Juan Roman and co-workers have studied scorpion envenomations in rural locations in the Amazonian province of Morona Santiago, southeastern Ecuador. The severity of scorpion stings in this region is reported and the conclusion is that scorpions are a public health problem, especially for young children.
A phylogenetic analysis of the scorpions involved in serious cases were conducted and revealed that these were caused by a species in the Tityus obscurus group (Buthidae). This group contains species responsible for severe envenomations in other areas of the Amazonian Basin. The Ecuadorian species involved is unknown, and will be described as a new species in a future publication.
Scorpion envenoming by species in the genus Tityus is hereby reported from rural locations in the Amazonian province of Morona Santiago, southeastern Ecuador. Twenty envenoming cases (18 patients under 15 years of age) including one death (a 4-year-old male) were recorded at the Macas General Hospital, Morona Santiago, between January 2015 and December 2016 from the counties of Taisha (n =17), Huamboyo (n= 1), Palora (n =1), and Logroño (n =1). An additional fatality from 2014 (a 3-year-old female from Nayantza, Taisha county) is also reported. Leukocytosis and low serum potassium levels were detected in most patients. We observed a significant negative correlation between leukocytosis and hypokalemia. Scorpions involved in three accidents from Macuma, Taisha County, were identified as genetically related to Tityus obscurus from the Brazilian Amazonian region based on comparison of mitochondrial DNA sequences encoding cytochrome oxidase subunit I. These cases, along with previously reported envenoming from northern Manabí, reinforce the notion that scorpionism is a health hazard for children in Ecuador and emphasizes the need to supply effective antivenoms against local species, which are not currently available. The genetic affinity of the Ecuadorian specimens with T. obscurus may underlay toxinological, clinical, and venom antigenic relationships among Amazonian scorpions that deserves further exploration for designing therapeutic strategies to treat scorpionism in the region.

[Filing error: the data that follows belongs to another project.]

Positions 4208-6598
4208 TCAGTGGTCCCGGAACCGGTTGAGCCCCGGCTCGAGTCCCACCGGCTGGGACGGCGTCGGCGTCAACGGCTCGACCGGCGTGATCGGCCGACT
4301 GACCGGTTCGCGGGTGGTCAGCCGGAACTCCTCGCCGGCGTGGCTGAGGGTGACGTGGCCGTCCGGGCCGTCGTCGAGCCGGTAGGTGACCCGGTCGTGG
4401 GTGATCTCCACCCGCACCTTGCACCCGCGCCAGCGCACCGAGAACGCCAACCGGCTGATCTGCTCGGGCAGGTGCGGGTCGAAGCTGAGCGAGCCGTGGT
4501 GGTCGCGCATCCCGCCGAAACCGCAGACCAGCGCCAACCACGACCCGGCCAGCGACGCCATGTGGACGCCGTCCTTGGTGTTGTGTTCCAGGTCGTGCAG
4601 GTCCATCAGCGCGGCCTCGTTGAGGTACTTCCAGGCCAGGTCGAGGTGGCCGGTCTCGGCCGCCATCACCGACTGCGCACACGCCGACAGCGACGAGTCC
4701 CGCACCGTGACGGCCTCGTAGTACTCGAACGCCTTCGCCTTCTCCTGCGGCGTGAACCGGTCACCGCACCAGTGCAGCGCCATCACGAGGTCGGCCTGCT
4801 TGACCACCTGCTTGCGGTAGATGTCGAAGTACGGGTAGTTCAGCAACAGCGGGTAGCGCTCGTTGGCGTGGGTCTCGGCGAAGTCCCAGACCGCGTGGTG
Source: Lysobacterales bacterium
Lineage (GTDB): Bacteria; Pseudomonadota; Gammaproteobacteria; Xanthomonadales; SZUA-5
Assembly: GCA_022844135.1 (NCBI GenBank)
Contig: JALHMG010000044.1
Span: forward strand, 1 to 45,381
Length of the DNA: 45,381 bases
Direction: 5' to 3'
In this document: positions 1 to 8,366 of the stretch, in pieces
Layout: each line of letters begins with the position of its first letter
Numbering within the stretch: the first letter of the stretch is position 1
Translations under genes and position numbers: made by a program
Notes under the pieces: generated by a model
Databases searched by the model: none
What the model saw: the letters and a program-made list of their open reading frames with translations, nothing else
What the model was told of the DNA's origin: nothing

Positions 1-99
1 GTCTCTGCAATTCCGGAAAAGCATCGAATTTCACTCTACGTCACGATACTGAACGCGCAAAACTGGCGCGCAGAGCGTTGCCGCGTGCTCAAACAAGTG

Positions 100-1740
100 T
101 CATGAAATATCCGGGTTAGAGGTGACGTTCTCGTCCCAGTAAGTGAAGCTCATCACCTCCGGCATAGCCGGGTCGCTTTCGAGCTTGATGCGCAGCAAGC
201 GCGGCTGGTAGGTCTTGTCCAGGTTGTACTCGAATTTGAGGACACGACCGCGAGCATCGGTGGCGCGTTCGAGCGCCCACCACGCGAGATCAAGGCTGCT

Roman JP, Garcia F, Medina D, Vasquez M, Garcia J, Graham MR, et al. Scorpion envenoming in Morona Santiago, Amazonian Ecuador: Molecular phylogenetics confirms involvement of the Tityus obscurus group. Acta Trop. 2017;178:1-9. [Subscription required for full text]
Thanks to Adolfo Borges and Matthew Graham for both sending me their article!